The midterm elections’ “red trickle” has not curbed some Democrats’ enthusiasm to begin proposing controversial legislation. One of the most divisive and consequential is the proposed windfall tax on energy companies. Proposals from Senator Sheldon Whitehouse (D-RI), Senator Elizabeth Warren (D-MA), and Representative Ro Khanna (D-CA) have gained the tacit support of President Joe Biden but are unlikely to pass congress. Washington does what it does best: political theater and posturing. However, just because a bad idea isn’t translating into policy, doesn’t mean it’s not worth refuting.
It may be true that some energy companies are enjoying profits that exceed the already-high rate of inflation. However, the energy business is cyclical: the peaks and the troughs alternate as the seasons.
The problem is that the windfall tax is feeding the government that for decades demonstrated a lack of fiscal discipline and is gorging on already-high taxes – regardless of who enjoys the majority in Congress, Republicans or Democrats. George W. Bush contributed to the rise in the US budget deficit and the national debt, and so did Barak Obama, Donald Trump, and Joe Biden.
Another problem is that windfall taxes tend to fuel inflation. This is an economic phenomenon that renowned economists such as Nobel Prize winner Paul Krugman and Biden’s Vice Chair of the Federal Reserve Lael Brainard (who are certainly not right-wing partisans) have publicly acknowledged. Even if a windfall tax could have slowed down energy price hikes, it would almost certainly be at the expense of every other aspect of the economy making the cure worse than the disease.
Even if inflation were magically not a concern, the Biden administration still has another fundamental problem. A windfall tax runs directly contrary to the administration’s stated goal of increasing American energy security and supporting American allies in Europe with their own energy supplies. Increasing taxes on something you want to promote the production of is a bad strategy.
A windfall tax will not only not hurt Biden’s energy agenda, but it will also hurt decarbonization. Lower margins for many industries associated with renewable energy (such as the mining of rare earth elements — REEs) mean that higher energy prices are a requirement for their sustained operation. Targeting energy producers with a windfall tax will lead to shortages in everything from the minerals needed in electric cars to the balsa wood used in wind turbines. Even if renewable companies are theoretically exempt, the energy supply and production industry is so integrated there is no way for “green” companies to avoid this penalty.
The incentive to address the intermittent nature of decarbonization will be diminished if clean energy companies have their profits constrained. To transition to carbon net zero, there needs to be enough investment and profit in renewable energy for the transition to be sustained. If wider energy profit margins are eroded or the corporate actors necessary for implementation are punished, don’t expect a cooperative private sector willing to take risks for the massive investments required to transition to renewable energy.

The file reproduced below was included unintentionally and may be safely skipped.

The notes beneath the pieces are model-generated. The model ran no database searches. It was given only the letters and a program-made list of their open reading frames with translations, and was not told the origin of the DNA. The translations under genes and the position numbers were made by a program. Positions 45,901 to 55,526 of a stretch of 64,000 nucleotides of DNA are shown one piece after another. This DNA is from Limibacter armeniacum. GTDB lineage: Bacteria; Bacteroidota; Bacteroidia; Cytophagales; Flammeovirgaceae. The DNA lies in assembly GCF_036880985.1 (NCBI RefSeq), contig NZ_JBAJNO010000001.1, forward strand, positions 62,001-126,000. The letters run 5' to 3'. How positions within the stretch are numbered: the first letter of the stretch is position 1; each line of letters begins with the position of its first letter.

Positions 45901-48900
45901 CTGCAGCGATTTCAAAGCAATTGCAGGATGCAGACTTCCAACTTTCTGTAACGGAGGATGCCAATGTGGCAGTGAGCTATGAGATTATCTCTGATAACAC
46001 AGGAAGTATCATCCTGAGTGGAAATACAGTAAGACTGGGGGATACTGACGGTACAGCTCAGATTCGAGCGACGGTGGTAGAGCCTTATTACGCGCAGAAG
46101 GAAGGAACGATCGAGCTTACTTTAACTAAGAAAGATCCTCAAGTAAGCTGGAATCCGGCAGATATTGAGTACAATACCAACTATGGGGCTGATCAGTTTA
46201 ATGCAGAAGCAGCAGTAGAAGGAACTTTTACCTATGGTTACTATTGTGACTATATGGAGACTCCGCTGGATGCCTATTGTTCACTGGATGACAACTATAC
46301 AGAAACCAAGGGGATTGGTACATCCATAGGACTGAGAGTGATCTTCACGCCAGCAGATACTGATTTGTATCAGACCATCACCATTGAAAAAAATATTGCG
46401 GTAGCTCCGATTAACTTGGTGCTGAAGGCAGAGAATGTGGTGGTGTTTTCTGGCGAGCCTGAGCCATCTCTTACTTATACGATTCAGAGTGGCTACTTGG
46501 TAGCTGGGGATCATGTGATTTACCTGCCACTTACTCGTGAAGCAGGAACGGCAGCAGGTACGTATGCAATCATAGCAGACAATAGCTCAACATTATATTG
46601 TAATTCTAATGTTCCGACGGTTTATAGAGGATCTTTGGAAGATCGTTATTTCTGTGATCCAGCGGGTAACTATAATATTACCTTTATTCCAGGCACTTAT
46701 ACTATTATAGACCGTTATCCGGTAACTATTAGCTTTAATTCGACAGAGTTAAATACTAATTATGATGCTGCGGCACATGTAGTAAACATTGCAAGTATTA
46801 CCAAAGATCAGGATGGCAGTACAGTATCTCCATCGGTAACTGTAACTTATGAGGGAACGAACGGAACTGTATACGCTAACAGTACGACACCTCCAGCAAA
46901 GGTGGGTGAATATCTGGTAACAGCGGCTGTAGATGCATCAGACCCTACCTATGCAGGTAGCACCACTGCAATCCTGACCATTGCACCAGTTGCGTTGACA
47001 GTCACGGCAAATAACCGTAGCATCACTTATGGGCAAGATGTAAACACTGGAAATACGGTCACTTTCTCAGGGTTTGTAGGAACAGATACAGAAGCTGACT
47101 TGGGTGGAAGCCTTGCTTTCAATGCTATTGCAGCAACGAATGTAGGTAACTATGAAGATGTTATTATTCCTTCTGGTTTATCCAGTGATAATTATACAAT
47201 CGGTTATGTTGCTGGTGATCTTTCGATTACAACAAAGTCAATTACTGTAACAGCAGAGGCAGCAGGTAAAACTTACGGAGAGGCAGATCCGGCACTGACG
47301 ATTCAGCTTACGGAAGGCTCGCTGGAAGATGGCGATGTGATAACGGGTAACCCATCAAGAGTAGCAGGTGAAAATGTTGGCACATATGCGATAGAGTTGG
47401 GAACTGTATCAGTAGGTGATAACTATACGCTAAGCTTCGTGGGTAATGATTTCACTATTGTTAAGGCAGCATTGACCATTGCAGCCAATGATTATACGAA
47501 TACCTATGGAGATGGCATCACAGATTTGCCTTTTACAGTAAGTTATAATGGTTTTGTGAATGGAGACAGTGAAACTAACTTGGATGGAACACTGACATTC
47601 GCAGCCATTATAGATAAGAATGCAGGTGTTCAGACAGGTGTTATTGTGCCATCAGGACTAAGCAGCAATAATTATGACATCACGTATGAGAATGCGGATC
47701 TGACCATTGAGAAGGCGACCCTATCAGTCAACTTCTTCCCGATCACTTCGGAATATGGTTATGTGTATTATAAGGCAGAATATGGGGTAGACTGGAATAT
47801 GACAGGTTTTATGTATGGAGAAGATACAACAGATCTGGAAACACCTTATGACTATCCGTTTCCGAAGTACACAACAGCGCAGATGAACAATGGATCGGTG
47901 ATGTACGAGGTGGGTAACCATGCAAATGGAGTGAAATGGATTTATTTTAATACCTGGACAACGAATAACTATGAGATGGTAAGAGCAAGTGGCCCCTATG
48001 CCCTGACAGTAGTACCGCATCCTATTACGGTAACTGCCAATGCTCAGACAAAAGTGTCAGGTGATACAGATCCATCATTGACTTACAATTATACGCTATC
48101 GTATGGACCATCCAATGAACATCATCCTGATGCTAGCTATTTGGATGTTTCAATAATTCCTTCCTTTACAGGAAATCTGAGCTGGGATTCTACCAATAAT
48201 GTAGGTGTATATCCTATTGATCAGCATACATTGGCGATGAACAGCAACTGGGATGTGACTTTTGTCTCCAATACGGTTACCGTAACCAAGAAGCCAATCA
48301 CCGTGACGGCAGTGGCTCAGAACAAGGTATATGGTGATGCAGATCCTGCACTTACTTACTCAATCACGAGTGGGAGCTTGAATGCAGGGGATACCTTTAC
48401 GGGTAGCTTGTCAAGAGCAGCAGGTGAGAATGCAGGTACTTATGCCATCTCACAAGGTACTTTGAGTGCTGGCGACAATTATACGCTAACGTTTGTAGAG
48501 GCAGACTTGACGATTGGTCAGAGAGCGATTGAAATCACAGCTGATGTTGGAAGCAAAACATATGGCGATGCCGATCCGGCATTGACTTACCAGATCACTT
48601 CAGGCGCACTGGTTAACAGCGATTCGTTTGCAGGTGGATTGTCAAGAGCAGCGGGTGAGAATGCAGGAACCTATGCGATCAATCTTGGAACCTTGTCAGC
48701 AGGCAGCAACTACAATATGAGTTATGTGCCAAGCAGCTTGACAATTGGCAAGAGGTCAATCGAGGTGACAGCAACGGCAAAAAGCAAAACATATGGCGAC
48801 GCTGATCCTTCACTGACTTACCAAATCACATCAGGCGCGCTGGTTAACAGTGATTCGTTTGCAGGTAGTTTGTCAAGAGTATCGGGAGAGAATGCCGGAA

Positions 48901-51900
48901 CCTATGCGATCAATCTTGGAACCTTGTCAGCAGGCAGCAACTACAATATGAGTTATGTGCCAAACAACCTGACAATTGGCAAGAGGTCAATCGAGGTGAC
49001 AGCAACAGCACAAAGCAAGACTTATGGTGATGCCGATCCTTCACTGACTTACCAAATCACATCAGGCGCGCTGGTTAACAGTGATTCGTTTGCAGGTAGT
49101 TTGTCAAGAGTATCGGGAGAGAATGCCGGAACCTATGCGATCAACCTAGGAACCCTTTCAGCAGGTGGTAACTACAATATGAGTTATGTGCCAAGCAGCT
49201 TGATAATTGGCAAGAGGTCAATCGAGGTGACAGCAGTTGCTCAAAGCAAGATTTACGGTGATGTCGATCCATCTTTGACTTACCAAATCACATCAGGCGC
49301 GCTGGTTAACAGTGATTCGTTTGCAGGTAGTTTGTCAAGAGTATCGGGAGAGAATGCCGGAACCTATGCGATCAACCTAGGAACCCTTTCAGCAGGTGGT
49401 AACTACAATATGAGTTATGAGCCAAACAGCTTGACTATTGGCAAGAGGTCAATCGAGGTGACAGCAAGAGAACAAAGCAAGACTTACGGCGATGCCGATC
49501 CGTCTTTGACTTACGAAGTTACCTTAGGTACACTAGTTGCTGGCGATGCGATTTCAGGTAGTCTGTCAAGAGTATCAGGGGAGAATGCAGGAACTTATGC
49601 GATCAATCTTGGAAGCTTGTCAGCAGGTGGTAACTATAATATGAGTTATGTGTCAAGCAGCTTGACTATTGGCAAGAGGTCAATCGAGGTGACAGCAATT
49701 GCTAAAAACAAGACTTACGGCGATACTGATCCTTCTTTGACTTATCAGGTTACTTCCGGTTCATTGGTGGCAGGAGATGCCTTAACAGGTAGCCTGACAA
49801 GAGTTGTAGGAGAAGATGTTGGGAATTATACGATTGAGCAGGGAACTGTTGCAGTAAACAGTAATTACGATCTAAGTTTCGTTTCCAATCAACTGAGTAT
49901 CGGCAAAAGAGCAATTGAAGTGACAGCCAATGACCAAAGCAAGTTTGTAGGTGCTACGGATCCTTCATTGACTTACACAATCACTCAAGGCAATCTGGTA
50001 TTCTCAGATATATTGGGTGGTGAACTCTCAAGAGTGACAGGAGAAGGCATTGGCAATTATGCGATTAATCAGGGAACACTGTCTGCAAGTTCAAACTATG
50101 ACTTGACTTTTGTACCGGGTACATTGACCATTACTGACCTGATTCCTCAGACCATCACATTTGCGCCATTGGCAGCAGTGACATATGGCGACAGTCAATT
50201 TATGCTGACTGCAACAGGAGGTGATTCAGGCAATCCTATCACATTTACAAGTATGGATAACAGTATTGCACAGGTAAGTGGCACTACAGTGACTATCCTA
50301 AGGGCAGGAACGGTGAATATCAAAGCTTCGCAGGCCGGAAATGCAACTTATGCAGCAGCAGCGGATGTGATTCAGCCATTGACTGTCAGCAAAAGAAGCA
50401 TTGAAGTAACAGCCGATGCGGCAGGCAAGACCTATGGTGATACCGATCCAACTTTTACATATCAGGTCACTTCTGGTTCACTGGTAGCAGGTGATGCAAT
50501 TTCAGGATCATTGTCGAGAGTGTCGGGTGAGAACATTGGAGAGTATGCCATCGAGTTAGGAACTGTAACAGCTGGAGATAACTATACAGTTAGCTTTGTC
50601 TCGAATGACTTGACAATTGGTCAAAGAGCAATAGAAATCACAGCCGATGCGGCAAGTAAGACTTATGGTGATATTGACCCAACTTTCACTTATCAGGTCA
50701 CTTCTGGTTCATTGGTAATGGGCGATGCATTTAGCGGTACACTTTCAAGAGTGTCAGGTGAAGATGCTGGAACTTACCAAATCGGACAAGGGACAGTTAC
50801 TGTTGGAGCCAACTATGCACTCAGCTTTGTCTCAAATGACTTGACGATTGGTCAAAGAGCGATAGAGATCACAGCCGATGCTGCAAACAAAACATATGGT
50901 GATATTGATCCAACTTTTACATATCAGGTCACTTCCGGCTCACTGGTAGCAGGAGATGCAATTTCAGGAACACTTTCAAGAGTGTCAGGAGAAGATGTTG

Any sound tax system should be based on fairness and predictability. It should state how an individual or entity will be taxed — in advance. Stability based on the rule of law is key to promoting investment and spending, which drive economic growth. Windfall taxes compound uncertainty.
None of this is merely theoretical, as we have plenty of examples of this exact same strategy being tried in the past (and you know what Einstein said about insanity). In the late 1970s, Jimmy Carter attempted to help fight inflation and surging energy prices with a windfall tax. There is a reason he was a single-term president, with the non-partisan Congressional Research Service finding that this punitive tax led to domestic oil production declining by as much as 8% and imports climbing by 13%. Another 2018 paper in the American Economic Journal concurred.
Most recently, windfall taxes have been futilely employed to solve this crisis elsewhere. In Italy, a windfall tax of 25% tax on energy profits turned up far less capital than anticipated, created a series of costly legal battles, and has driven the Italian energy sector off a cliff. Unfortunately, the United Kingdom appears likely to accompany the Italians off the cliff with its own windfall tax.
A million lemmings can’t be wrong, right? Don’t be a lemming. Don’t follow others off the cliff.
Economics was once termed the “dismal science” because of the morally unsatisfying, yet demonstrably provable, conclusions it often reaches. Windfall taxes are not, in principle, unacceptable tools but like all tools must be judiciously employed. Taxing war profiteers or big oil companies that squeeze profits out of people during a time of inflation may fill us with righteous indignation, but the result won’t be a rectification of societal wrongs but rather an intensification of societal ills. Unsatisfying as it may be a windfall tax is not the best way to realize energy security and ensure affordable electricity and heating. The best way to do that is long-term reform aimed at increasing domestic energy production.